Preparation and characterization of microencapsulated polythiol

Key Laboratory for Polymeric Composite and Functional Materials of Ministry of Education, OFCM Institute, School of Chemistry and Chemical Engineering, Zhongshan University, Guangzhou 510275, PR China; Materials Science Institute, Zhongshan University, Guangzhou 510275, PR China
Polymer 01/2008; DOI: 10.1016/j.polymer.2008.03.044

ABSTRACT Microcapsules containing curing agent for epoxy were successfully prepared by in situ polymerization with poly(melamine–formaldehyde) (PMF) as the shell material and high-activity polythiol (pentaerythritol tetrakis (3-mercaptopropionate), PETMP) as the core substance. Having been encapsulated, the core material PETMP had the same activity as its raw version. The synthesis approach was so improved that the consumption of polythiol was reduced to a low level. By carefully analyzing the influencing factors including catalyst concentration, reaction time, reaction temperature, feeding weight ratio of core/shell monomers, dispersion rate and emulsifier content, the optimum synthetic conditions were found out. The results indicated that not only core content and size of the microcapsules but also thickness and strength of the shell wall can be readily adjusted by the proposed technical route. The relatively thin shell wall (∼0.2 μm) assured sufficient core content even if the microcapsules were very small (1–10 μm). The polythiol-loaded microcapsules proved to be qualified for acting as the mate of epoxy in making two-part microencapsulated healing agent of self-healing composites.

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    ABSTRACT: Two types of healing agent carriers (microcapsules containing epoxy solution, referred to as EP-capsules, and etched hollow glass bubbles (HGBs) loaded with amine solution, referred to as AM-HGBs) used in self-healing epoxy systems were prepared and characterized in this study. The core percentages were measured at about 80 wt% and 33 wt% for EP-capsules and AM-HGBs, respectively. The loaded amine in AM-HGB, after incorporation into the epoxy matrix, showed high stability at ambient temperature, but diffused out gradually during heat treatment at 80 °C. The amount and the mass ratio of the two released healants at the crack plane were correlated with the size, concentration, and core percentage of the healing agent carriers. A simplified cubic array model for randomly distributed healing agent carriers was adopted to depict the longest diffusion distance of the released healants, which is inversely proportional to the cubic root of the carrier concentration.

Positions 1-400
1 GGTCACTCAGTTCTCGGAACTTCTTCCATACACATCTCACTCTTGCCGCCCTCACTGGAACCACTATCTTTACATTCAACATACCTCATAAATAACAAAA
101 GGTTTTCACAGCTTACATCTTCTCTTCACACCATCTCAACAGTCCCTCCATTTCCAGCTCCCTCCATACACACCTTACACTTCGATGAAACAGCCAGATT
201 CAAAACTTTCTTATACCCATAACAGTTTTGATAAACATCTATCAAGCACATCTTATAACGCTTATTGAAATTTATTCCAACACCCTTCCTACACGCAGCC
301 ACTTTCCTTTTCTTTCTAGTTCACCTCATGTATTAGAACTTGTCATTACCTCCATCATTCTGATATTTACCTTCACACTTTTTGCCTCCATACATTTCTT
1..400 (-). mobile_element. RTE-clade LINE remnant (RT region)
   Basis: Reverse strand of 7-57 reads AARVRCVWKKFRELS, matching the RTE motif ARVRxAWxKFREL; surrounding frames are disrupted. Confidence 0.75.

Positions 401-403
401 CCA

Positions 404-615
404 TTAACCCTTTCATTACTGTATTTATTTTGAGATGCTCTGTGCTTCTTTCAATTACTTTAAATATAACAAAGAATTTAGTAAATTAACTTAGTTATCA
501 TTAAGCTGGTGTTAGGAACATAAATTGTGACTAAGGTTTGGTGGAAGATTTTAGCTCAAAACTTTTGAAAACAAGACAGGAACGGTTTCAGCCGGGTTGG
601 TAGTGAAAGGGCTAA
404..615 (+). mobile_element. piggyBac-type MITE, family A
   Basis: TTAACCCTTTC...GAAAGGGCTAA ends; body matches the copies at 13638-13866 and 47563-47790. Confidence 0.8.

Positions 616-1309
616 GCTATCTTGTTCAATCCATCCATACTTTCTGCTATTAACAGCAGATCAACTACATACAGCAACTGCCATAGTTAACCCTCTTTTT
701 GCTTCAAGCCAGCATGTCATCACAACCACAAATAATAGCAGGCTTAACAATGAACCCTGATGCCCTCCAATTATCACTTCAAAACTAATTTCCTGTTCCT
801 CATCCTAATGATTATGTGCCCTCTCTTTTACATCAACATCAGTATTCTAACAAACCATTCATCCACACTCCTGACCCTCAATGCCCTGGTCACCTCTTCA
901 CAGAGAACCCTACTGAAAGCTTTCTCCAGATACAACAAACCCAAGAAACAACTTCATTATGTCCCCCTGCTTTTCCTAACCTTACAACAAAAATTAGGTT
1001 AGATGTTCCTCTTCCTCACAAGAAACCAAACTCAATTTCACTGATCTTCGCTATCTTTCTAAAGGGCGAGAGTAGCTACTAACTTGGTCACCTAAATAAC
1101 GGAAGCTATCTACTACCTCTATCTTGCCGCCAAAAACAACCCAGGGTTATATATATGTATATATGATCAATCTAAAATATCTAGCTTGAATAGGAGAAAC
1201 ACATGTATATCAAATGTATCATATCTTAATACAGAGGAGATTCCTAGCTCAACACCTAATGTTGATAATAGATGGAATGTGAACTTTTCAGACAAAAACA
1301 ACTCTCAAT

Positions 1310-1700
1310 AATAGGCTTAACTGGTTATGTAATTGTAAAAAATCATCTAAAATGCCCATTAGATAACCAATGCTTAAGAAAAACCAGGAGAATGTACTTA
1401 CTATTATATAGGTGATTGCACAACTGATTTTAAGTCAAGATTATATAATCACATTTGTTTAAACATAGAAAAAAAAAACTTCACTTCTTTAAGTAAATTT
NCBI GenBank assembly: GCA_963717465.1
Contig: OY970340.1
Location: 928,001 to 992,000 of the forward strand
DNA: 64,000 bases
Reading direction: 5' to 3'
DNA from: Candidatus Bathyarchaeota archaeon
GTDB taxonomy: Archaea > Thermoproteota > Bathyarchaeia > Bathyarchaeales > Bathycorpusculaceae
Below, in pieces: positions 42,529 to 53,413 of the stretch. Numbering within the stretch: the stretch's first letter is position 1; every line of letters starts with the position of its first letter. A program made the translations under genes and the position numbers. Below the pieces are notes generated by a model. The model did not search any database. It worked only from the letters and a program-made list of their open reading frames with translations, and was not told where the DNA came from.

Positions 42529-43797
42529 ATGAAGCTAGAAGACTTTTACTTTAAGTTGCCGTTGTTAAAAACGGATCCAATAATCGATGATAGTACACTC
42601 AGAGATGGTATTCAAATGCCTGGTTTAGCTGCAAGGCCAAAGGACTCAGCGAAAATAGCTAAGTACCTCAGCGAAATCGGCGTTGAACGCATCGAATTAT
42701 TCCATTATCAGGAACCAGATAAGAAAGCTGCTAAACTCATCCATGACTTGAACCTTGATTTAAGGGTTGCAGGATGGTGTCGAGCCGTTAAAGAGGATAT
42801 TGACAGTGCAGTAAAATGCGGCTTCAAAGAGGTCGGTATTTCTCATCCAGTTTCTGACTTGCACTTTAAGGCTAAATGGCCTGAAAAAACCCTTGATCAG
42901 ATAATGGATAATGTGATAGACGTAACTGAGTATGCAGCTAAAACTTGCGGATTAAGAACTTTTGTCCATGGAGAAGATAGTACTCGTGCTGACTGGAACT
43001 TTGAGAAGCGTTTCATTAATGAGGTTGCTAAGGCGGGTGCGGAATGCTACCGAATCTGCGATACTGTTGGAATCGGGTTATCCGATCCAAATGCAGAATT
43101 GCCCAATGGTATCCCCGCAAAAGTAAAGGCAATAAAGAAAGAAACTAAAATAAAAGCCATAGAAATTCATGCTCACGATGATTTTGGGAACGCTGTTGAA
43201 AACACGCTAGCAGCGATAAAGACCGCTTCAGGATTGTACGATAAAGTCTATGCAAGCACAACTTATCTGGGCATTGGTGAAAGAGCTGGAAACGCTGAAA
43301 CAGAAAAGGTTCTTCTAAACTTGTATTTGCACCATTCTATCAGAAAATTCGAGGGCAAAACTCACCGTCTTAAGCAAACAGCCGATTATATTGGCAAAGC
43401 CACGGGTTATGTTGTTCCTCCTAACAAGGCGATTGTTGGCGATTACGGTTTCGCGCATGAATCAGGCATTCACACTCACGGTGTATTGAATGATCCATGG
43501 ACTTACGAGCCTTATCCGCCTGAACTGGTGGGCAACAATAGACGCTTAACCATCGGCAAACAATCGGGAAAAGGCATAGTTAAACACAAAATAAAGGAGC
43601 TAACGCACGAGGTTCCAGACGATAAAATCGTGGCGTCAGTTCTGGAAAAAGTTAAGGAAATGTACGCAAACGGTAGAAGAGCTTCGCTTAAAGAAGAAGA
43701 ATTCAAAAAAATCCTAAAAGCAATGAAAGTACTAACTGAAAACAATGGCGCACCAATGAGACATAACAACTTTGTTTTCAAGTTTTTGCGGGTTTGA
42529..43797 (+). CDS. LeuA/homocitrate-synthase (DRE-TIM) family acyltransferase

Smart Materials and Structures 04/2014; 23(6):065003. · 2.02 Impact Factor
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    ABSTRACT: Part I of this study (H Zhang and J Yang 2014 Smart Mater. Struct. 23 065003) reported the preparation and characterization of epoxy microcapsules (EP-capsules) and amine loaded hollow glass bubbles (AM-HGBs), and the modeling of a two-part self-healing system. In part II, the self-healing performance of this material system is systematically investigated. Various factors including the ratio, the total concentration and the size of the two carriers are studied as well as the healing temperature and the post heat treatment process. The best healing performance is obtained at a ratio of 1:3 of EP-capsules to AM-HGBs. It is observed that a higher concentration of larger carriers, together with a higher healing temperature, enables better healing behavior. Healing efficiency of up to 93% is obtained in these systems. In addition, post heat treatment decreases the healing efficiency due to stoichiometric mismatch of healing agents caused by leakage of amine in the HGBs at elevated temperature.
    Smart Materials and Structures 04/2014; 23(6):065004. · 2.02 Impact Factor
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    ABSTRACT: Abstract Microcapsules containing a liquid metal alloy core of gallium-indium (Ga-In) are prepared via in situ urea-formaldehyde (UF) microencapsulation. The capsule size, shape, thermal properties, and shell wall thickness are investigated. We prepare ellipsoidal capsules with major and minor diameter aspect ratios ranging from 1.64 to 1.08 and with major diameters ranging from 245 µm to 3 µm. We observe that as the capsule major diameter decreases, the aspect ratio approaches 1. The thermal properties of the prepared microcapsules are investigated by thermogravimetric (TGA) and differential scanning calorimetry (DSC). Microcapsules are shown to survive incorporation into an epoxy matrix and to trigger via mechanical damage to the cured matrix. Microcapsules containing liquid metal cores may have diverse applications ranging from self-healing to contrast enhancement or the demonstration of mechano-adaptive circuitry.
    Journal of Microencapsulation 02/2014; · 1.57 Impact Factor


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May 31, 2014